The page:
Charging our electronic devices can be a pain. It seems that every few hours, we need to plug in one of our electronic devices.
Charging devices is also pretty much synonymous with cables. These can honestly get in the way sometimes. Remembering to actually charge devices can also be a hassle. I’m sure you have experienced wanting to use a particular device before only to realize it isn’t charged. Well, one alternative is wireless charging.
I mean we have all seen various versions of a wireless charging brick/mat right? They do work well and eliminate you having to connect your device to charge without a cable in the way.
However, this type of charging station requires you to basically place your electronic device right on top of it . Also, while there are powermats available which can charge multiple devices at once, they are still somewhat limited.
Bearing these limitations in mind, what would you say if I told you that the technology exists to allow you to charge multiple devices at a distance, right at home in your living room? Believe it or not, this is possible.
The concept has recently been demonstrated through calculations by a team from Duke University, the University of Washington and Intellectual Ventures’ Invention Science Fund(ISF). It’s also backed up by previous experimental evidence.
Power Transfer Over Larger Distances
A device no larger than a flat-screen TV could continuously charge multiple devices in one of the rooms in your house.
The team’s proposed solution works by focusing microwave energy onto a receiver which converts this form of electromagnetic energy into electricity.
If the receiver is too far away however, then the power captured will be too low. If placed close enough in a region referred to as the Fresnel zone then the received power is high enough to be useful.
For this system to work, the energy from the microwaves must be focused onto a receiver. To do this the team proposed metamaterials to do the job.
They calculated that a flat metamaterials device about the size of a flat-screen TV, could be used to focus the microwaves. They also calculated that the wave could be focused onto a spot the size of a cell phone.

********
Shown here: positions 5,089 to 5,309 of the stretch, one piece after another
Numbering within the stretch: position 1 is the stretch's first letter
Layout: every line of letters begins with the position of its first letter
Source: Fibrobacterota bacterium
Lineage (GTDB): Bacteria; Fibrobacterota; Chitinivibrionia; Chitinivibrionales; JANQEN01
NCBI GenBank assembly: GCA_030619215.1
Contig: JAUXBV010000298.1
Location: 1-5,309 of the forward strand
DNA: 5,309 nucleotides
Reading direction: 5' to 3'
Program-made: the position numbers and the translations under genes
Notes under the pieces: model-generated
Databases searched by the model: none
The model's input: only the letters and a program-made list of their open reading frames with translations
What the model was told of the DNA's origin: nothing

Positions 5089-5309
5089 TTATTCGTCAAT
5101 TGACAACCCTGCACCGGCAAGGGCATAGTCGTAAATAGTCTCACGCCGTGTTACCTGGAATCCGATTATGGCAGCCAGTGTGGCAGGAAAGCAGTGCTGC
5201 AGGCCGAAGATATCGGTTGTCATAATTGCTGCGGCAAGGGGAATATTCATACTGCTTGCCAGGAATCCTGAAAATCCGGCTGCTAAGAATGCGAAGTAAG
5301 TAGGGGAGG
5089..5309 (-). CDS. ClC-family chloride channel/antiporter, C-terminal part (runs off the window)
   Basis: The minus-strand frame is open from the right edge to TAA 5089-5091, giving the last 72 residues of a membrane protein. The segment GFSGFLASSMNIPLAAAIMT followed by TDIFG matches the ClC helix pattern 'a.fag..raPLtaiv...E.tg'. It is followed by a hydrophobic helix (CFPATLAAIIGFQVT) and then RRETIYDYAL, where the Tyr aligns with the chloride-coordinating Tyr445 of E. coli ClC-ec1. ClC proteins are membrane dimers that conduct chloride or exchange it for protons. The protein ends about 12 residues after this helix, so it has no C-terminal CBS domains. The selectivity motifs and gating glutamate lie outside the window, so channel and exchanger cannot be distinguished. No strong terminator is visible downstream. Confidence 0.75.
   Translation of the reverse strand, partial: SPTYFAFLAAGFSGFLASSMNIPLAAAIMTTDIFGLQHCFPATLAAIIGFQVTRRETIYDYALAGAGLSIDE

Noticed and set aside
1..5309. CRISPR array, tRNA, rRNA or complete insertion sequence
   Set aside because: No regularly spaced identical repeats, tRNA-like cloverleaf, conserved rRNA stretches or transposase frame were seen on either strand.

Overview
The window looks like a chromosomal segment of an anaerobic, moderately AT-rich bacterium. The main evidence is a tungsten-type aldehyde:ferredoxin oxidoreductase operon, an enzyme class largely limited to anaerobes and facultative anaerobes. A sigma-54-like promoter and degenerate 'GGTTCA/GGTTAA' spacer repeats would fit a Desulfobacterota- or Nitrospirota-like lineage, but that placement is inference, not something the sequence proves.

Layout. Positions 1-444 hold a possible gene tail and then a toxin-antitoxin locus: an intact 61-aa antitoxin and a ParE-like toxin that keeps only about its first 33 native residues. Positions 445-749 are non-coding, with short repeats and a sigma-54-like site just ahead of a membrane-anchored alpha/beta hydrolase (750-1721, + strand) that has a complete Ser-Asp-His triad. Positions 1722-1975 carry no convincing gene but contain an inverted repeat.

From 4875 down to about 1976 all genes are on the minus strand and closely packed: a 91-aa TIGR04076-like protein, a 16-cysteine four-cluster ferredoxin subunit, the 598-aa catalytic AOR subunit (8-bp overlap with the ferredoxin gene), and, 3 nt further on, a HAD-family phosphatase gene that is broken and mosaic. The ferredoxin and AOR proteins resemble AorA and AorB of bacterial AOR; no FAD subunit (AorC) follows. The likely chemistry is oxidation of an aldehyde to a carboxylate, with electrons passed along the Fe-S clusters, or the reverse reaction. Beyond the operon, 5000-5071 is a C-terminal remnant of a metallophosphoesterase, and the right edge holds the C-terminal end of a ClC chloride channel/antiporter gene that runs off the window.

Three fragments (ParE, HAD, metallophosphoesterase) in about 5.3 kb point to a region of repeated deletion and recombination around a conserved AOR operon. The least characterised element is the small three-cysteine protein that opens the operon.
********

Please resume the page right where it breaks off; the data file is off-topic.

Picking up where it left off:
This could be achieved up to 10 meters away and the proposed system is capable of powering more than one device at a time.
There are other methods of focusing the waves using complex antenna systems. However, they would be quite expensive to implement, hence the proposed metamaterials.
The plausibility of using metamaterials to focus microwaves is further reinforced by a previous demonstration of microwave manipulation.
A few years ago, David Smith of the Duke University team and his lab created a cloaking device which bent microwaves around an object. This device relied on metamaterials to bend the microwaves.
Advantages and Challenges
A protection system would need to be implemented in order to protect humans and pets from the microwave radiation.
With this system, several devices in a single room such as cell phones, computer peripherals, gaming controllers, cordless telephones and other electronics can be charged at the same time without the use of cables.
If such a system were implemented, a safety mechanism would have to be put in place to interrupt transmission when something gets in the way of the microwave signal.
For this protection system to work, each device would need to broadcast its location ensuring charging in the first place. The lens focusing system has to know where to focus the microwave energy after all. Devices would also need to indicate when they are receiving power.
If power is being received but then an interruption is detected, this would mean that something is blocking the transmission. Power should then be shut off.
In addition, the software and controls for the necessary metamaterial based lens would need to be crafted in such a way as to focus the beams as efficiently as possible.
A low cost microwave microwave energy source needs to be developed as well for this application. This is necessary, as existing solutions which could work for such an application are cost prohibitive.
Hopes For The Future
Although there are challenges with actually implementing such a charging system, the technology to make such a system already exists. The simulations carried out by the team have shown that it is plausible.
The technology simply needs to be tweaked so that this system, if implemented, would be able to function as efficiently as possible.
It would be awesome to see this tech in action. It would mean worrying less about keeping devices charged as long as they are in range of this system.